The former home of the Bloody Hundreth celebrates two landmark anniversairies
- Credit: Sonya Duncan
A museum which commemorates one of the darkest periods of East Anglia's History is celebrating two landmark anniversaries this year.
The 100th Bomb Group Memorial Museum, in Thorpe Abbotts, is appealing to members of the public to help it celebrate the 40th anniversary of the restoration of the control tower and 75th anniversary of the airfield itself. September 3, 2017 will mark the 40 years since plans were first made to preserve the memory of the 100th Bomb group and create a testament to the sacrifice the American airmen who flew from and worked on the airfield during the war. Home to the 100th Bomb group from June 1943 – June 1945, bombers took off on more than 8,600 daylight sorties over Germany from the airfield. Many of these missions involved heavy casualties, with the loss of 732 airmen and 177 aircraft leading to the bomb group earning the name the Bloody Hundredth.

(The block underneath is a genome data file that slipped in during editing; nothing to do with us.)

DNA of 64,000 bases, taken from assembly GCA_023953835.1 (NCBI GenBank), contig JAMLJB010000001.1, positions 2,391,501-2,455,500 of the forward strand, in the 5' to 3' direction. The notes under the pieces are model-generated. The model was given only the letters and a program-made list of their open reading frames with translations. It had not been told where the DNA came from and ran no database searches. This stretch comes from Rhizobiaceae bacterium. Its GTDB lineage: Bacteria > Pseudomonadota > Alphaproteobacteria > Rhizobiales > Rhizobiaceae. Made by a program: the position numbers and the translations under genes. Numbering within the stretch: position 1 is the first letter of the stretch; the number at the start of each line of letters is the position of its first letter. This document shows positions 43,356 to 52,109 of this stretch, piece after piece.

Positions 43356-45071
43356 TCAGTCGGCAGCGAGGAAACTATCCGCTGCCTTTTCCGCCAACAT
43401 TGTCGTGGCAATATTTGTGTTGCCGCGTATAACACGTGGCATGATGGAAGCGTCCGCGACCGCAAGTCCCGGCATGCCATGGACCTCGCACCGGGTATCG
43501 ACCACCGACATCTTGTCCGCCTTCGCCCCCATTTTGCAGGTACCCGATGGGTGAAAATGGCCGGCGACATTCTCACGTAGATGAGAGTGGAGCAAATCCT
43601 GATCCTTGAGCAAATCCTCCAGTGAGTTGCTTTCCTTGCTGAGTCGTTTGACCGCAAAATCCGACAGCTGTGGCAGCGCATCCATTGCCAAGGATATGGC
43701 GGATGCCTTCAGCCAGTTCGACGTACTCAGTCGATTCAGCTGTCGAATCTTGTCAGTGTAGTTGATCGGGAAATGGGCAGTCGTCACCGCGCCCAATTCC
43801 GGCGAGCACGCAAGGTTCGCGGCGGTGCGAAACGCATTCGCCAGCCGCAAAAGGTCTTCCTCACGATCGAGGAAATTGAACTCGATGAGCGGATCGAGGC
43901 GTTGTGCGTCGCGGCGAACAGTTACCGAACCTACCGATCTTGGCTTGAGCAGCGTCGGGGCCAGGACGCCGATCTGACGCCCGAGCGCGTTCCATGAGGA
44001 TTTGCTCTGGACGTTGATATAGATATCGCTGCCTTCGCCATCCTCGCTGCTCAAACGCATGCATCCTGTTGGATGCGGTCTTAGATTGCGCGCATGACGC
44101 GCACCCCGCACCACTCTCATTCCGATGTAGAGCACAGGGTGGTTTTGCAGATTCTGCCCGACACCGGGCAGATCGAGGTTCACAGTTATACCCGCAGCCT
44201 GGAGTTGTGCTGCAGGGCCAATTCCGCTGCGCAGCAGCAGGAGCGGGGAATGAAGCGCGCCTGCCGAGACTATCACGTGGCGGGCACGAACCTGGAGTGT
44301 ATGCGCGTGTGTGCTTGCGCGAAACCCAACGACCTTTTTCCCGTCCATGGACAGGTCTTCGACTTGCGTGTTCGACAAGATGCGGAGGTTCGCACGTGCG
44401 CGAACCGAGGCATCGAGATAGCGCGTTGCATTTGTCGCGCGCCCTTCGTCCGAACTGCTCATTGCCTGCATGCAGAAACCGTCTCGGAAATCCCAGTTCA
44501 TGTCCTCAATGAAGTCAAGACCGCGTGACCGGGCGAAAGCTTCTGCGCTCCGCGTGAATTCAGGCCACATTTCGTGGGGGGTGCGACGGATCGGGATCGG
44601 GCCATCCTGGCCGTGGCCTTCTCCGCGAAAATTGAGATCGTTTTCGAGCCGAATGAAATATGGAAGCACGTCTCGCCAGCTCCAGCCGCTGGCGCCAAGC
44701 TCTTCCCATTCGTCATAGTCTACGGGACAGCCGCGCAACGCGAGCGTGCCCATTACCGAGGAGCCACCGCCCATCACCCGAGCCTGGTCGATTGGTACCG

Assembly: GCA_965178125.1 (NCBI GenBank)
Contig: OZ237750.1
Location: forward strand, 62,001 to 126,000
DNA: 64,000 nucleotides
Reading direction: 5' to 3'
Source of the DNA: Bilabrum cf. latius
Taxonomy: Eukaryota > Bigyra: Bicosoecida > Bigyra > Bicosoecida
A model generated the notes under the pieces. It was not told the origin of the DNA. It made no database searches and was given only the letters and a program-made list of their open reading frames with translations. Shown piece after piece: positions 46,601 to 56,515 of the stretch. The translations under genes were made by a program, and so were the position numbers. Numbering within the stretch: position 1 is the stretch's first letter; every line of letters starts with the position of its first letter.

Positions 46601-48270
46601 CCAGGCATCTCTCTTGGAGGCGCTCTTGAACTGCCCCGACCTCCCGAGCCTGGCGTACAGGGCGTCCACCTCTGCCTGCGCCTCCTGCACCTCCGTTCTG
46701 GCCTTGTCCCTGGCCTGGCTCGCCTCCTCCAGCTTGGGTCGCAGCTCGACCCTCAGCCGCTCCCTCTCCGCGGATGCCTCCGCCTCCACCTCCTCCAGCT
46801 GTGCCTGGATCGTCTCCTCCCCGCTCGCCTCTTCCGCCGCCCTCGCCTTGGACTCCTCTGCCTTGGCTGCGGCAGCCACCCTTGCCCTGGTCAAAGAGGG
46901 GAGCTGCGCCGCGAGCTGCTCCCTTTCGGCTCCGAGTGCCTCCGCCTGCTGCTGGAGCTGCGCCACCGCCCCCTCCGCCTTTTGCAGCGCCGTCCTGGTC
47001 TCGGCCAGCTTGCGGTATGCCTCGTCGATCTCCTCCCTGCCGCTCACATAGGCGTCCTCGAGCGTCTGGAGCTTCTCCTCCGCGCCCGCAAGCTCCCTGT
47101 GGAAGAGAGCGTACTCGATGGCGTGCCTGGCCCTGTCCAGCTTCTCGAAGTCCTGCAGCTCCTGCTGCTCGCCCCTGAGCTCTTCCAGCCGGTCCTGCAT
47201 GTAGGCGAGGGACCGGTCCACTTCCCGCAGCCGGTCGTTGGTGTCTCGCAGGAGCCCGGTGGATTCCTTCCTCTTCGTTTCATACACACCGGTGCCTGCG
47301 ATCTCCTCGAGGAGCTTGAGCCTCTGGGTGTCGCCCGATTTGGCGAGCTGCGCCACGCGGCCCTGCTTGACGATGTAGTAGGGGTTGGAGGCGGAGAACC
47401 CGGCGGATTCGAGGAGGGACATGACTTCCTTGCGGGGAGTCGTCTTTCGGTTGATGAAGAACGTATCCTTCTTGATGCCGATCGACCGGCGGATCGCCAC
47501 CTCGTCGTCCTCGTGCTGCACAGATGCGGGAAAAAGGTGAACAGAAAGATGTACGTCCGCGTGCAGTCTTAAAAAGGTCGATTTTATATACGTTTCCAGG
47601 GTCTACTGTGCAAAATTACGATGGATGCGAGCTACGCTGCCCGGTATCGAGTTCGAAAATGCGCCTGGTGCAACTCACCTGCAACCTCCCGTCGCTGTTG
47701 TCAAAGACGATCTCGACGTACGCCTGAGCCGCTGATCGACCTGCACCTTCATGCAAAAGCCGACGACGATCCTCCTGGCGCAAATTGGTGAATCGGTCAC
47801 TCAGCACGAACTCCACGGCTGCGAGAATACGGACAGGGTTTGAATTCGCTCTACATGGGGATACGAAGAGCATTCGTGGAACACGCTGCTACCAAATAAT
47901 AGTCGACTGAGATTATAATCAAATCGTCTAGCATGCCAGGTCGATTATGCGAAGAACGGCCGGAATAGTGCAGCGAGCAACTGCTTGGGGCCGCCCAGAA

Thorpe Abbots was one of 71 American bases spread across East Anglia, which were established in 1943 after Japan attacked the US fleet at Pearl Harbour and Uncle Sam entered the war. During the period the airfield was active American air force men influenced not only the outcome of the war but also the lives of people living in the vicinity of the airfield. The museum will be hosting a remembering the past event, featuring speakers who have first hand memories of the airfield when it was active. John Deller, a volunteer said: 'The main aim of the celebration is to remember the past, it's very important to remember the war and the people that lived here during those years.' 'Modern history isn't taught as much in schools as pre-war history, so its important children understand and bring the events of the Second World War into context.' 'We're hoping that the event will bring more youngsters to the museum, the history of the place should be remembered because it effects the children of this generation.' Ahead of the celebrations the museum is appealing for anyone who has memories of living around the airfield to come forward and share their stories. The museum is also keen to hear from anyone who lived in the Nissen Huts following the closure of the airfield or has any photos or any other relevant information about the site. For more information email firstname.lastname@example.org